Most schools are familiar with the necessity of fundraising and have to come up with an idea that will be both popular with the public and those involved in the work. Hopefully it will turn out to be a lot of fun all around.
But with any project involving money, it should be handled on a business-like basis. The last thing any school will want is recriminations or any sort of inquiry about funds that are missing or even that someone suspects might be missing. Clear records should be kept by a reputable person or persons with a reasonable knowledge of accounting procedures.
Fundraising is not something that should ever be taken lightly. Before holding any function at the school, it would be advisable to consult with the Board of Trustees – firstly as a courtesy and secondly as the Board is responsible for the state of the buildings and grounds.
Professional fundraisers also say the team should make sure the plans, costs and personnel who are to carry out the activity are all clearly minuted. Said one person who has advised several New Zealand school fundraising groups: “This is essential whether you are a PTA, parent group, friends of the school, a gala committee or even a sub-committee of the Board. By doing so, all functions are covered, there is no argument about what was decided, who was to do it and the whole committee is protected. Also, try also to have a time frame in mind and work out which jobs need to be done in which order and by what time.”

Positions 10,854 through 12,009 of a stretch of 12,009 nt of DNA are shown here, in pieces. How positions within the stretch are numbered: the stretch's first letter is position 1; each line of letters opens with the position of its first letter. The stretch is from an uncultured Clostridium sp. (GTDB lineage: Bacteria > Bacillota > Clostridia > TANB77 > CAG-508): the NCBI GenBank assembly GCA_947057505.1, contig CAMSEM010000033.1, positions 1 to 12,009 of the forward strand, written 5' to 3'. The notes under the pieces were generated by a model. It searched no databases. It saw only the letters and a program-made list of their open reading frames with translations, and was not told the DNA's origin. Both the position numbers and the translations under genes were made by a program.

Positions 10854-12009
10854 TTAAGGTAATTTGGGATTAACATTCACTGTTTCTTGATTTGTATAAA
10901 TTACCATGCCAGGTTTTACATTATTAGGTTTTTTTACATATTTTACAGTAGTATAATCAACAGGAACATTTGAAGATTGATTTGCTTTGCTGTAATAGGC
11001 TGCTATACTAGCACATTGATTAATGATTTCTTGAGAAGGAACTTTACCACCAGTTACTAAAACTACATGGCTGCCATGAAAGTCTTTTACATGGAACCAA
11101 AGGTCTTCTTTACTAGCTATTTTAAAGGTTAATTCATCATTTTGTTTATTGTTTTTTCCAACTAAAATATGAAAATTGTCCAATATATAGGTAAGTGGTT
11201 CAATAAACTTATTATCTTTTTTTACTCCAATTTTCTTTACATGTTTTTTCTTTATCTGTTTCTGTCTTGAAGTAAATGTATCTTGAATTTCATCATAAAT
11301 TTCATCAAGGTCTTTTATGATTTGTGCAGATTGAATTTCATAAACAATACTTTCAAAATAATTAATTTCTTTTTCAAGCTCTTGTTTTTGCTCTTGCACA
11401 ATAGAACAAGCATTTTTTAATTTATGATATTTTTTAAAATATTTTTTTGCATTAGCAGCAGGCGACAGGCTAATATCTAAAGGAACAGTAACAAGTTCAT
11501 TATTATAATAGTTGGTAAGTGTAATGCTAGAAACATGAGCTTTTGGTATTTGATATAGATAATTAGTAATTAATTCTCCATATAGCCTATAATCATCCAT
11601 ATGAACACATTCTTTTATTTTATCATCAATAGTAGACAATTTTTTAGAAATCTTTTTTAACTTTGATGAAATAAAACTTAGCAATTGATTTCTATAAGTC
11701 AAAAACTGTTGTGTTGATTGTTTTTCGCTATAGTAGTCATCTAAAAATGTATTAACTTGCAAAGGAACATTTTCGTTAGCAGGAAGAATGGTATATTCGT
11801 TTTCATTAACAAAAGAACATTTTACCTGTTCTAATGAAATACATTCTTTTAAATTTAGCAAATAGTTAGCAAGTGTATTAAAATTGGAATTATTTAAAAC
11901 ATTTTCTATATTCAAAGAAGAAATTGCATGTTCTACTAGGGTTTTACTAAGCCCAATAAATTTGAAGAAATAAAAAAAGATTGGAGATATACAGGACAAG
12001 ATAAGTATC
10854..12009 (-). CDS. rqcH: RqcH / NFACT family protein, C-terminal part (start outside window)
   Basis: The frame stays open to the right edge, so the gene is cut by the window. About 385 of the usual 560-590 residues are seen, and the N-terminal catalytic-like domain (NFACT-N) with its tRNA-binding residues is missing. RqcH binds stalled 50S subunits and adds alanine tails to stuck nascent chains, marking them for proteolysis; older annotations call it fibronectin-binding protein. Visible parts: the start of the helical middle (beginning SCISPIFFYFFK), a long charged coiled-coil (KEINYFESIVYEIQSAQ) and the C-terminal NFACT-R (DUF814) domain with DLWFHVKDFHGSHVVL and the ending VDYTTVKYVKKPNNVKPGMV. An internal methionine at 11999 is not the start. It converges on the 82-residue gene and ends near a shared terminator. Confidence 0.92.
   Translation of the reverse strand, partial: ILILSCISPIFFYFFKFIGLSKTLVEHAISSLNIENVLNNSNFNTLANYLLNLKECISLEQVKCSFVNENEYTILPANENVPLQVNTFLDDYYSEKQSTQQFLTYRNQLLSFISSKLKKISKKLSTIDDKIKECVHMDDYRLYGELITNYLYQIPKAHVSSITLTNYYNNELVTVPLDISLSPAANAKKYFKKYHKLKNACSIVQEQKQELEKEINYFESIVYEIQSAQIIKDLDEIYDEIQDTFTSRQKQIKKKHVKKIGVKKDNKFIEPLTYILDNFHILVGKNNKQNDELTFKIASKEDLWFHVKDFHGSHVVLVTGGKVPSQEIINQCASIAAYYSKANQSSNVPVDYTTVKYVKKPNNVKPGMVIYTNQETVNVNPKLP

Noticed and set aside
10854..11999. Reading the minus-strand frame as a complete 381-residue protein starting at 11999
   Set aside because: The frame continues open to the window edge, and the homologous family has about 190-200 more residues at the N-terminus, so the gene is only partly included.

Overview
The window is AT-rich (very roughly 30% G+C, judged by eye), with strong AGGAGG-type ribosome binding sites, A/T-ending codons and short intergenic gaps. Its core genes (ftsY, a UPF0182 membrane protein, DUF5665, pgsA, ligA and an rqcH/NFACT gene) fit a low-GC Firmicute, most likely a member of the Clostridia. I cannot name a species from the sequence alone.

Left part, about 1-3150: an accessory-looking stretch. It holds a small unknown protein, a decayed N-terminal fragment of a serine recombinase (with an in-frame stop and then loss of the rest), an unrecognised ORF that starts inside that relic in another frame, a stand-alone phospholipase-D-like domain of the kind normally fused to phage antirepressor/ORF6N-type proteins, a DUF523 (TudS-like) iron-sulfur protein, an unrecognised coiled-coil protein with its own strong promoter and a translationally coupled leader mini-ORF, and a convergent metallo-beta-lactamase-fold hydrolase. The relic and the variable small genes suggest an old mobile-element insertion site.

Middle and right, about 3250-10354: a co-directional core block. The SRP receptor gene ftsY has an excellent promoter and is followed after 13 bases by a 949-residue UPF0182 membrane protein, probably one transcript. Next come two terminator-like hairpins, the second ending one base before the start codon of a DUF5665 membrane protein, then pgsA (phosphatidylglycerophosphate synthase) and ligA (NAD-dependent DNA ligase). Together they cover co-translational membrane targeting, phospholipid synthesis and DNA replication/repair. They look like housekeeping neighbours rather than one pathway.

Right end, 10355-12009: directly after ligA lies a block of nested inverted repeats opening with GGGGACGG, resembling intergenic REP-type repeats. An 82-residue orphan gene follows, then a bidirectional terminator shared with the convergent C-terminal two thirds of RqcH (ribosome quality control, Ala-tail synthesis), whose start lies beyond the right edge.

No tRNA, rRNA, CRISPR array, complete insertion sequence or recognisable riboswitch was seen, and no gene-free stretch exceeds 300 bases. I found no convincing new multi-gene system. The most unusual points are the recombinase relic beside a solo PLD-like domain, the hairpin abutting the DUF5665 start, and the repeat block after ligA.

Once the organisation is taken care of, the question is – what project? There is no shortage of good ideas. The PTA has a long list on its website.
It is a bonus if it can be a project that appears to be a little different – with a fun element as well. An example of this is offered by Napier-based Glowild New Zealand which imports a variety of glow in the dark novelties such as glow sticks and LED Jewellery. General manager Fiona Burt says Glowild supplies many schools , charities and organisations with glow sticks and flashing LED toys that can brighten up any night time party or event. We courier these through out the country and our products can be easily viewed and ordered online.”
She says many charities and schools have found these to be great fundraisers when sold at local discos, balls and concerts. “They can easily make a 200 per cent profit and have fun at the same time. It’s great fundraising opportunity to organise a school disco and sell these to the pupils, or contact a sports club to sell these at sports events or any other night time function,” she said.
“Once activated, the sticks will glow for up to 12 hours. Our thin, bright glow sticks may be worn as a bracelet, or people can join three glow sticks together to wear as a necklace.”
And any left over can be saved for another day. “LED (Light Emitting Diode) flashing toys will last for months so whoever buys them will remember the event.” Glowsticks will also last well. “As long as they are stored in a cool, shaded area, they will have a shelf life of about 12 months,” Miss Burt said.
“Glow sticks and LED toys have proven to be fun and affordable for children and adults of all ages. We ask for no money up front. We will invoice you with payment due in 14 days.”